the Intel Tigerton/Clarksboro is right around the corner also, current HP/Dell SAS controllers are built around the older 8033x controllers or equivalent
the new 8134x are right around the corner bug both HP and Dell about the next gen 4 socket platforms and SAS controllers
depending on exactly what you are doing
consider the Intel and AMD x86/64 platforms can only drive 3-4GB/sec disk IO
the HP Integrity rx6600 with the sx20000 chipset can do 18GB/sec see my posts on hardware and storage its not that you cannot cascade external storage units,
but first fill each PCI-E slot with a controller,
don’t worry if its x8 or x4, the controller itself cannot drive more than 1GB/sec, so who cares build your own is really more suitable for solution providers needing a canned package, for which they invest the time to find one combination that works well together for multiple uses, ie, sites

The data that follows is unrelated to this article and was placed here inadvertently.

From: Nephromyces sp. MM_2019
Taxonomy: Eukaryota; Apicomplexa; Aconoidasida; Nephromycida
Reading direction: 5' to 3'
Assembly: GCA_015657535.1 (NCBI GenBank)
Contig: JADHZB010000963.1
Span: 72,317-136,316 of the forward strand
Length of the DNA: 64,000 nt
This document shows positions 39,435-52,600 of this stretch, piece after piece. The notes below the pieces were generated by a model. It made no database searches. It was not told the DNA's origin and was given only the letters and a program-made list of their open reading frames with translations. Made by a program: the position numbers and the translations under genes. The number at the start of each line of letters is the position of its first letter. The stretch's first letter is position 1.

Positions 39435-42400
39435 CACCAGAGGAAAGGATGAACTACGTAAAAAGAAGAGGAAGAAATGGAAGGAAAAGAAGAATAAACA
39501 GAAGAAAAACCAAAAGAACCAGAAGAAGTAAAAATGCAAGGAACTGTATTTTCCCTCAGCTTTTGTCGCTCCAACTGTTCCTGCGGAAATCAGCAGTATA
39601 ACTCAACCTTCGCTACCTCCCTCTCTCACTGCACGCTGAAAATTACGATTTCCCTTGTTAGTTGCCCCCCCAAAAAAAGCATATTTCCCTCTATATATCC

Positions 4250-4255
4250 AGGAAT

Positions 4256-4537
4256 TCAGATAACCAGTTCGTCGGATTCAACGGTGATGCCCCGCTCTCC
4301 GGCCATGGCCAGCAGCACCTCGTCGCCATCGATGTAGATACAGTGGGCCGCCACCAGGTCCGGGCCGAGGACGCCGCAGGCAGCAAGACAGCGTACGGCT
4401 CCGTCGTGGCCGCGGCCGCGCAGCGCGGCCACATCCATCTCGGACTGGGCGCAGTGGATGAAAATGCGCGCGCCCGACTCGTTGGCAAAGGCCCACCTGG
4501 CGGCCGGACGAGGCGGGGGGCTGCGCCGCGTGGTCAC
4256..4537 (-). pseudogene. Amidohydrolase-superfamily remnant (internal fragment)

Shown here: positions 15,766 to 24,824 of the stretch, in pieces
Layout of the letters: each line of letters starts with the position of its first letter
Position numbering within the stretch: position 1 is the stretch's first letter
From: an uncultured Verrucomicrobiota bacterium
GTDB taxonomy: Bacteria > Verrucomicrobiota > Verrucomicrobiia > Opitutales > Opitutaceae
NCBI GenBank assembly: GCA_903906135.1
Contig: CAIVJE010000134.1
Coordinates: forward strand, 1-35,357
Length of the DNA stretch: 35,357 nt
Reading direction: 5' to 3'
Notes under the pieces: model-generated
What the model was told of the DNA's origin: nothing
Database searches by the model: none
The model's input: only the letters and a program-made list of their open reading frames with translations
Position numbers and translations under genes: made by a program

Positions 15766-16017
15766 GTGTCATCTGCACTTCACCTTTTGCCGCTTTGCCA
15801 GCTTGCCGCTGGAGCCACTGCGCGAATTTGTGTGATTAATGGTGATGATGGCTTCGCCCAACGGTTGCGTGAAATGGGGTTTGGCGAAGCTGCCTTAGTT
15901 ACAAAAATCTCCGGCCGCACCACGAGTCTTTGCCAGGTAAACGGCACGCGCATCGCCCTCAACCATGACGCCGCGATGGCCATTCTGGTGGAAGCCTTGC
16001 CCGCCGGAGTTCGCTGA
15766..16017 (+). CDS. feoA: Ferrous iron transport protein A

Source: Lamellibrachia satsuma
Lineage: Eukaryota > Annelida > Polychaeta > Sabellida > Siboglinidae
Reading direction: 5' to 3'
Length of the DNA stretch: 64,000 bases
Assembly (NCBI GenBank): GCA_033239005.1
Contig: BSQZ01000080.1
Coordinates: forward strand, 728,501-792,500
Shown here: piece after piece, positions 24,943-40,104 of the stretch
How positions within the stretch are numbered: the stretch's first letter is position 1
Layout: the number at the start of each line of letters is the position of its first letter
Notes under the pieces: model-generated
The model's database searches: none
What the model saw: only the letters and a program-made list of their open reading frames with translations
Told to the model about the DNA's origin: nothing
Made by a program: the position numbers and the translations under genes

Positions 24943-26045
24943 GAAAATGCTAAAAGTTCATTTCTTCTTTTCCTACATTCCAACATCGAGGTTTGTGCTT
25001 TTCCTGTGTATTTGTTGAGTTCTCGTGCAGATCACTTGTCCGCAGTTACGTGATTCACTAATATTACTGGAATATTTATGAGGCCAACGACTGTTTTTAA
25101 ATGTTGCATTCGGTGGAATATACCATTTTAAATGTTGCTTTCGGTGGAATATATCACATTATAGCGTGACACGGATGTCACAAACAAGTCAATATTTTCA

for a one time thing, stick with HP/Dell, then complain to them if you have problems

I was planning to buy a HP MSA 70 and fill it with 15k 36GB drives to speed up my .mdf partition. I have the P800 controller. Will the MSA 70 work with the new 8134x controller? How long should I plan on waiting for the new controller and storage units? I’m assuming the 2.5 SAS drives will be usable, right? Thanks!
storage controllers are cheap
buy the MSA70 now with the P800 buy a new controller later,
of course switching controllers means deleting the entire partition
so this is a fullbackup and restore actually, for a single unit
i think you might get 2 or 3 MSA50 with 10 SFF drives each,
each MSA50 on its own controller instead of all 25 drives in the MSA 70 on 1 controller
i know its more expensive, but the MSA70 only makes sense when you fill all the PCI-E slots and still need more drives
I’d buy two MSA50s, but I’m not clear on how to create one partition across two controllers. Could you point me to a resource for setting this up? Thanks!